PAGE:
4 thoughts on “6 Financial Self-Care Tips to Improve Your Financial Wellness”

  1. This is a great read! We tend to carry such heavy financial anxiety throughout life – whether we have it, don’t have it, what to do with it, how to be more judicious, plan, budget, etc. It’s uplifting to be redirected toward a more healthy and positive stance, and with the guideposts to steer us.

    • Thank you! This is definitely more the direction I’ve been starting to view personal finance from lately. The goals and numbers and charts and all are great, but there’s so much more to how we feel about money, and the role it takes up in our lives. That’s something I think we all owe a lot more attention to.

  2. I’ve never heard of financial self-care before but I can definitely see the importance of it! I track each of my purchases and label the category of purchase to see if I could have gone without it.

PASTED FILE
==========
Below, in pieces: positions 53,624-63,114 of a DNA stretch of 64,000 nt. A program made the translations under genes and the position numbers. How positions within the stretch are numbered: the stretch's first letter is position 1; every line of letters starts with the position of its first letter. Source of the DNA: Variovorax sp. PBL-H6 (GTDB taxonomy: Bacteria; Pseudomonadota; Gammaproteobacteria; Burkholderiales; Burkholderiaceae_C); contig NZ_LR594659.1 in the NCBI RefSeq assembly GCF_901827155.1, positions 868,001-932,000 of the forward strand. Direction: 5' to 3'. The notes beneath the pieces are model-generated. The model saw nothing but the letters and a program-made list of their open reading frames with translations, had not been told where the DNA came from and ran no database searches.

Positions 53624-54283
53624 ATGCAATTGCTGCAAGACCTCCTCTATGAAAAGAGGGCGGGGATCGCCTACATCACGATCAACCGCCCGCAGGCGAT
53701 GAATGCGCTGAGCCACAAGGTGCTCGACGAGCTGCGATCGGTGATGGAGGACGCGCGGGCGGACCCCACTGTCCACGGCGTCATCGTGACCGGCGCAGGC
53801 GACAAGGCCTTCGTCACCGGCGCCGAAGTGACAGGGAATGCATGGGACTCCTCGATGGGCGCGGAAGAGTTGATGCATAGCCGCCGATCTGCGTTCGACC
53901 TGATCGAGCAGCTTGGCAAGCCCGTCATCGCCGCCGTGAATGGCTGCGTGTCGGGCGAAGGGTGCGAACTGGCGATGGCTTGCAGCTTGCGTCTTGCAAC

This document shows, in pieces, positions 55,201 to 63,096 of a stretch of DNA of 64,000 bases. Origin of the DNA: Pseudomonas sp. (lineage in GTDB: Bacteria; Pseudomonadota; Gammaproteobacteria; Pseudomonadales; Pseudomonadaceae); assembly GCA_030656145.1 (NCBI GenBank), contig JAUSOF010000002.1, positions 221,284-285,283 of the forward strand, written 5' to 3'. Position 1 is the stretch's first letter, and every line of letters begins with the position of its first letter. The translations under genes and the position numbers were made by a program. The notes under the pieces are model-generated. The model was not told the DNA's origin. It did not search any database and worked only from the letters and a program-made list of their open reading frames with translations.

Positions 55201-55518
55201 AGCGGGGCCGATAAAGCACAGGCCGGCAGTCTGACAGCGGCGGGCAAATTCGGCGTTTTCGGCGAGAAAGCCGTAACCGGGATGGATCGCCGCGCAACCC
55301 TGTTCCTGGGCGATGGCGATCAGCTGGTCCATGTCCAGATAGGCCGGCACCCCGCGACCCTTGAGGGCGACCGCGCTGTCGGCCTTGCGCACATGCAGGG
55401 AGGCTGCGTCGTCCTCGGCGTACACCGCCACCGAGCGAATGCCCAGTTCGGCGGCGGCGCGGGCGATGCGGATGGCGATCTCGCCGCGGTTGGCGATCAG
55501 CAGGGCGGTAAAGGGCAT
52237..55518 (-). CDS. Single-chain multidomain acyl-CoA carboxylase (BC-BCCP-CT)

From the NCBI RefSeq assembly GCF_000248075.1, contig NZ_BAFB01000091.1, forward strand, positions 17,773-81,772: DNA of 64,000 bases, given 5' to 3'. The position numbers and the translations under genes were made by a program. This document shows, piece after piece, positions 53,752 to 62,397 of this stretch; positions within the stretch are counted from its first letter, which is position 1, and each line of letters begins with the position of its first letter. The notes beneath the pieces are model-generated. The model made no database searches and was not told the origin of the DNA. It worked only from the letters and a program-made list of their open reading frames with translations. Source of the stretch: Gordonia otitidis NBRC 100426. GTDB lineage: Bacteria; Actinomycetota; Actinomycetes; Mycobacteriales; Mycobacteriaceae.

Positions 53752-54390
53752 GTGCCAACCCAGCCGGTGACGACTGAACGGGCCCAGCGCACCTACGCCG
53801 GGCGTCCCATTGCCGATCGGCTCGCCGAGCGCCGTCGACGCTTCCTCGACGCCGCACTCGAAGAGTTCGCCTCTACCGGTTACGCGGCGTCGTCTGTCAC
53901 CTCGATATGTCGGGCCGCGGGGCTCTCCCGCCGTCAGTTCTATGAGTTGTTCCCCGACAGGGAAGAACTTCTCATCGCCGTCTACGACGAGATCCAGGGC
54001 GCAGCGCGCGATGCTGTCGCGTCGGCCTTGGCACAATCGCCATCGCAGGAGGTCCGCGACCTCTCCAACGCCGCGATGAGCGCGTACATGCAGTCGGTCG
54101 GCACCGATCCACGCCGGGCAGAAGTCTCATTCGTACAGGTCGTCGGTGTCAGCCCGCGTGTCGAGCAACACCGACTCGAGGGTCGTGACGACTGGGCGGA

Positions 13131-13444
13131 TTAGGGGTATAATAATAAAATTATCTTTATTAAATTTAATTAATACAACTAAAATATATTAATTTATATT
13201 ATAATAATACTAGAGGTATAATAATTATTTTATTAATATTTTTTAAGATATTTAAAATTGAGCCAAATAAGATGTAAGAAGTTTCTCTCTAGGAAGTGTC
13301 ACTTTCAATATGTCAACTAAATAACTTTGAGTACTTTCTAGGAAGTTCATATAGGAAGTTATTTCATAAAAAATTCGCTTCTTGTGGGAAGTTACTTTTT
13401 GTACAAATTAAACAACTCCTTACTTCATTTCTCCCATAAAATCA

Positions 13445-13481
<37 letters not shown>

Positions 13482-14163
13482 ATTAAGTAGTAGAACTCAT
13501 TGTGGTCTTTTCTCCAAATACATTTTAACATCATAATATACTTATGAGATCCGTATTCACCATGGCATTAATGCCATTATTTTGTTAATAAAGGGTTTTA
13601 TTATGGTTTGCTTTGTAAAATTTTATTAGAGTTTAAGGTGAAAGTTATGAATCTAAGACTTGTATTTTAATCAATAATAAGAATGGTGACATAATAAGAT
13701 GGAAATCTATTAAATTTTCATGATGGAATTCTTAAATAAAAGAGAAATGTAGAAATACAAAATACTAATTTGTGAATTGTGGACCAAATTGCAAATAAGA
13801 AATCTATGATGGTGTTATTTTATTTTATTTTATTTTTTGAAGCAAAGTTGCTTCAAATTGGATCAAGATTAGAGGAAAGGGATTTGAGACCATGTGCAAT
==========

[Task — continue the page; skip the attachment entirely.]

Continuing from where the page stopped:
• It’s not a very well-established term (yet!) but I think it’s important to focus on our financial health in much the same way we do our physical and mental health. Sounds like you budget the same way I do! Don’t prescribe it, just come back to check in on it and see if anything should change going forward.